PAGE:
Video Syrian Village Community Faces Double Displacement in Lebanon

Driven by war from their village in southwestern Syria, a group of families found shelter in Lebanon, resettling en masse in a half-built university to form one of the biggest settlements of its kind in Lebanon. Three years later, however, they now face being kicked out and dispersed in a country where finding shelter as a refugee can be especially tough. John Owens has more for VOA from the city of Saida, also known as Sidon.

Video Bat Colony: Unusual Tourist Attraction in Texas

The action hero Batman might be everyone’s favorite but real bats hardly get that kind of adoration. Put more than a million of these creatures of the night together and it only evokes images of horror. Sarah Zaman visited the largest urban bat colony in North America to see just how well bat and human get along with each other.

Video Device Shows Promise of Stopping Motion Sickness

It’s a sickening feeling — the dizziness, nausea and vomiting that comes with motion sickness. But a device now being developed could stop motion sickness by suppressing certain signals in the brain. VOA’s Deborah Block reports.

Video Making a Mint

While apples, corn, and cranberries top the list of fall produce in the US, it’s also the time to harvest gum, candy, and toothpaste—or at least the oil that makes them minty fresh. Erika Celeste reports from South Bend, Indiana on the mint harvest.

Video Activists Decry Lagos Slum Demolition

Acting on a court order, authorities in Nigeria demolished a slum last month in the commercial capital, Lagos. But human rights activists say the order was illegal, and the community was razed to make way for a government housing project. Chris Stein has more from Lagos.

Video TPP Agreed, But Faces Stiff Opposition

President Barack Obama promoted the Trans-Pacific Partnership on Tuesday, one day after 12 Pacific Rim nations reached the free trade deal in Atlanta. The controversial pact that would involve about 40 percent of global trade still needs approval by lawmakers in respective countries. Zlatica Hoke reports Obama is facing strong opposition to the deal, including from members of his own party.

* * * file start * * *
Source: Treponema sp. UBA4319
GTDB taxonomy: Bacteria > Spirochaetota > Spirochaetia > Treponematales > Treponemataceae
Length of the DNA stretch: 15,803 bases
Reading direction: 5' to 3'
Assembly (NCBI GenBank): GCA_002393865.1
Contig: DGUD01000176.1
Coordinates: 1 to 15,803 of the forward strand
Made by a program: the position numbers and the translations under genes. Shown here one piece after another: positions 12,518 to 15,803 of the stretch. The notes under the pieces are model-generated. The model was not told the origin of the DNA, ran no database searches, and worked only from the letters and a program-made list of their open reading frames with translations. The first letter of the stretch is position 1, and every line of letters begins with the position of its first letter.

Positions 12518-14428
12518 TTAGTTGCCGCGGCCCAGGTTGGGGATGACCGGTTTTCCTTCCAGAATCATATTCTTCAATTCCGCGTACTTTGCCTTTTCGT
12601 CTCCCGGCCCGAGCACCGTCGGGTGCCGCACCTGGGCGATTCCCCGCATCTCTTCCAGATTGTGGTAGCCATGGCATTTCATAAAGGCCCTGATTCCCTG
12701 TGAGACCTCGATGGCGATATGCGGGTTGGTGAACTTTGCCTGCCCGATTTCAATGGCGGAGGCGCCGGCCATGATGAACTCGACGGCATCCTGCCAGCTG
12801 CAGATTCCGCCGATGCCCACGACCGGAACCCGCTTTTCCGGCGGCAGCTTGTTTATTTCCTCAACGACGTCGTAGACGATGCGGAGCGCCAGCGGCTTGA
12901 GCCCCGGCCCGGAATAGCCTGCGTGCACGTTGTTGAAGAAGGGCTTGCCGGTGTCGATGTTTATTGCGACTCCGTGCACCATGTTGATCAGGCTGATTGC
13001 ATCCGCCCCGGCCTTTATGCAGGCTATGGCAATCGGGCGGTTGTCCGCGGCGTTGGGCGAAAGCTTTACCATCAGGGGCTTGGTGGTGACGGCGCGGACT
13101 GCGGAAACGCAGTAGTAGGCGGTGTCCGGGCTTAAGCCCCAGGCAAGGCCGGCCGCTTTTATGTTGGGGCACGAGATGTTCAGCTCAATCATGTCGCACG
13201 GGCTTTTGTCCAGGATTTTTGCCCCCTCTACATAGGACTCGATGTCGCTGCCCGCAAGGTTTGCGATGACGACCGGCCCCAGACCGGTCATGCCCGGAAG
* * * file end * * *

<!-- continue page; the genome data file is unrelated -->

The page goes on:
Video Ukranian Artist Portrays Putin in an Unusual Way

As Russian President Vladimir Putin was addressing the United Nations in New York last month, he was also being featured in an art exhibition in Washington. It’s not a flattering exhibit. It’s done by a Ukrainian artist in a unique medium. And its creator says it’s not only a work of art - it’s a political statement. VOA’s Tetiana Kharchenko has more.

Video Nano-tech Filter Cleans Dirty Water

Access to clean water is a problem for hundreds of millions of people around the world. Now, a scientist and chemical engineer in Tanzania (in East Africa) is working to change that by creating an innovative water filter that makes dirty water safe. VOA’s Deborah Block has the story.

Video Demand Rising for Organic Produce in Cambodia

In Cambodia, where rice has long been the main cash crop, farmers are being encouraged to turn to vegetables to satisfy the growing demand for locally produced organic farm products. Daniel de Carteret has more from Phnom Penh.

Video Botanists Grow Furniture, with Pruning Shears

For something a bit out of the ordinary to furnish your home, why not consider wooden chairs, crafted by nature, with a little help from some British botanists with an eye for design. VOA’s Jessica Berman reports.

VOA Blogs